/es"treuh jeuhn/, n. Biochem.
any of several major female sex hormones produced primarily by the ovarian follicles of female mammals, capable of inducing estrus, developing and maintaining secondary female sex characteristics, and preparing the uterus for the reception of a fertilized egg: used, esp. in synthetic form, as a component of oral contraceptives, in certain cancer treatments, and in other therapies.
[1925-30; ESTR(US) + -O- + -GEN]

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Any of a class of hormones that primarily influence the female reproductive system's development, maturation, and function.

The three major estrogens
estradiol, estrone, and estriol
are produced mainly by the ovaries and placenta; the adrenal glands and the testes secrete smaller amounts. Estrogens affect the ovaries, vagina, fallopian tubes, uterus, and mammary glands and play crucial roles in puberty, menstruation, pregnancy, and parturition (labour). They also influence the structural differences between female and male bodies. In experimental animals, loss of estrogens diminishes mating desires and other behavioral patterns.

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      any of a group of hormones that primarily influence the female reproductive tract in its development, maturation, and function. There are three major hormones—estradiol, estrone, and estriol—among the estrogens, estradiol being the predominant one. The major sources of estrogens are the ovaries and the placenta (the temporary organ that serves to nourish the fetus and remove its wastes); additional small amounts are secreted by the adrenal glands and by the male testes. It is believed that the egg follicle (the saclike structure that holds the immature egg) and interstitial cells (certain cells in the framework of connective tissue) in the ovary are the actual production sites of estrogens in the female. Estrogen levels in the bloodstream seem to be highest during the egg-releasing period (ovulation) and after menstruation, when tissue called the corpus luteum replaces the empty egg follicle.

      Estrogens affect the ovaries, vagina, fallopian tubes, uterus, and mammary glands. In the ovaries, estrogens help to stimulate the growth of the egg follicle; they also stimulate the pituitary gland in the brain to release hormones that assist in follicular development. Once the egg is released, it travels through the fallopian tubes (fallopian tube) on its way to the uterus; (uterus) in the fallopian tubes estrogens are responsible for developing a thick muscular wall and for the contractions that transport the egg and sperm cells. The young female uterus, if deprived of estrogens, does not develop into its adult form; the adult uterus that does not receive estrogens begins to show tissue degeneration. Estrogens essentially build and maintain the endometrium—a mucous membrane that lines the uterus; they increase the endometrium's size and weight, cell number, cell types, blood flow, protein content, and enzyme activity. Estrogens also stimulate the muscles in the uterus to develop and contract; contractions are important in helping the wall to slough off dead tissue during menstruation and during the delivery of a child and of the placenta. The cervix, the tip of the uterus, which projects into the vagina, secretes mucus that enhances sperm transport; estrogens are thought to regulate the flow and thickness of the mucous secretions. The growth of the vagina to its adult size, the thickening of the vaginal wall, and the increase in vaginal acidity that reduces bacterial infections are also correlated to estrogen activities.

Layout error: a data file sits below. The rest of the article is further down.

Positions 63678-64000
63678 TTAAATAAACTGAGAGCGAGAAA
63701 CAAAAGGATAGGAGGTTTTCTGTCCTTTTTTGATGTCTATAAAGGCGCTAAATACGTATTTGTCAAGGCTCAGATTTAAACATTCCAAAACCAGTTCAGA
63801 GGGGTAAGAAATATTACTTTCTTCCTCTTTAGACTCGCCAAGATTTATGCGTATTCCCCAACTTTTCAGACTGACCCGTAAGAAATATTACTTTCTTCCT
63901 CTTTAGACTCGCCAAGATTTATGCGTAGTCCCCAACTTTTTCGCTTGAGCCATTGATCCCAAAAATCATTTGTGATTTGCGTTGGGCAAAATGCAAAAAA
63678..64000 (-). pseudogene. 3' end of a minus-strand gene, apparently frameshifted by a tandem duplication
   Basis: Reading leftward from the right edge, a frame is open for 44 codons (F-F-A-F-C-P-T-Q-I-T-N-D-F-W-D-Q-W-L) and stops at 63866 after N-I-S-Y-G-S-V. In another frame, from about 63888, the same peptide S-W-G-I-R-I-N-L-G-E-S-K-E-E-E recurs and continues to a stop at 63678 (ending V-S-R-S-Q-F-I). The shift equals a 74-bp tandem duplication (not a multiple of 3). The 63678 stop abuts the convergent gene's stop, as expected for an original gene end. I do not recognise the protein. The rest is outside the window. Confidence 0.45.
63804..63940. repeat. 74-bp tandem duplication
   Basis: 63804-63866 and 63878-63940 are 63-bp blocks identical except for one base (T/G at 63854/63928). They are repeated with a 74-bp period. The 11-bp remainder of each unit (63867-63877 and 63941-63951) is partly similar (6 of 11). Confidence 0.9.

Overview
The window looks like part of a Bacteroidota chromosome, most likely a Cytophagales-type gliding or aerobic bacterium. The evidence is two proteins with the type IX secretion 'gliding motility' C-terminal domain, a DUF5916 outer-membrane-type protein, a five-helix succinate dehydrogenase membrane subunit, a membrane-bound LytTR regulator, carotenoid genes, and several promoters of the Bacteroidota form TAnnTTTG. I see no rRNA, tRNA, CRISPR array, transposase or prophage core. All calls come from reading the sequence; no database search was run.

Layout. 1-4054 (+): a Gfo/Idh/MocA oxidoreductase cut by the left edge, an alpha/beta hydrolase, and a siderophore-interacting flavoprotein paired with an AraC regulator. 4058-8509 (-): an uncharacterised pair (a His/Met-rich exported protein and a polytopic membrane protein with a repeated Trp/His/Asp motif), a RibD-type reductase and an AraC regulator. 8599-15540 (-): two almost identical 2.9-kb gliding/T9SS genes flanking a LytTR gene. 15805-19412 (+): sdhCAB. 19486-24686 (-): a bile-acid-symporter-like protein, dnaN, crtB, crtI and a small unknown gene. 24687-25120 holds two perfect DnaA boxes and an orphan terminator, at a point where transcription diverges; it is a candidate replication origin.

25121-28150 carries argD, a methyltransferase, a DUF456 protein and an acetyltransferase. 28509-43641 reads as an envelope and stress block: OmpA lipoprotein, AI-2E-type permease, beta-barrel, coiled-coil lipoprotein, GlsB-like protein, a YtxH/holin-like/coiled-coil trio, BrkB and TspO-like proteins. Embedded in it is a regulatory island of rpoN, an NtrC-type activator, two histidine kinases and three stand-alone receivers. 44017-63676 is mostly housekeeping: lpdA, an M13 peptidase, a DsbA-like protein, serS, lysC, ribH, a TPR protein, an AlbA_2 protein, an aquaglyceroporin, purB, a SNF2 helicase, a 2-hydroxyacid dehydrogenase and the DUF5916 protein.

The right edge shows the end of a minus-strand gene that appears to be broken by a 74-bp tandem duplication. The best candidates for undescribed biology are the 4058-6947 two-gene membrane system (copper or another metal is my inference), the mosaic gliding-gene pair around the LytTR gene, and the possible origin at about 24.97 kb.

In the breasts the actions of estrogens are complexly interrelated with those of other hormones, and their total significance is not easily defined; they are, however, responsible for growth of the breasts during adolescence, pigmentation of the nipples, and the eventual cessation of the flow of milk.

      Estrogens also influence the structural differences between the male and female bodies. Usually the female bones are smaller and shorter, the pelvis is broader, and the shoulders are narrower. The female body is more curved and contoured because of fatty tissue that covers the muscles, breasts, buttocks, hips, and thighs. The body hair is finer and less pronounced, and the scalp hair is usually more permanent. The voice box is smaller and the vocal cords shorter, giving a higher-pitched voice in females than in males. In addition, estrogens suppress the activity of sebaceous (oil-producing) glands and thereby reduce the likelihood of acne in the female. In experimental animals, loss of estrogens diminishes the mating desires and other sexual behaviour patterns.

      In the male, traces of estrogens are present in the blood and urine; estrogens seem to be most evident in the male during puberty and old age. Their function in the male and their interplay with the male hormones are not completely known.

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Universalium. 2010.

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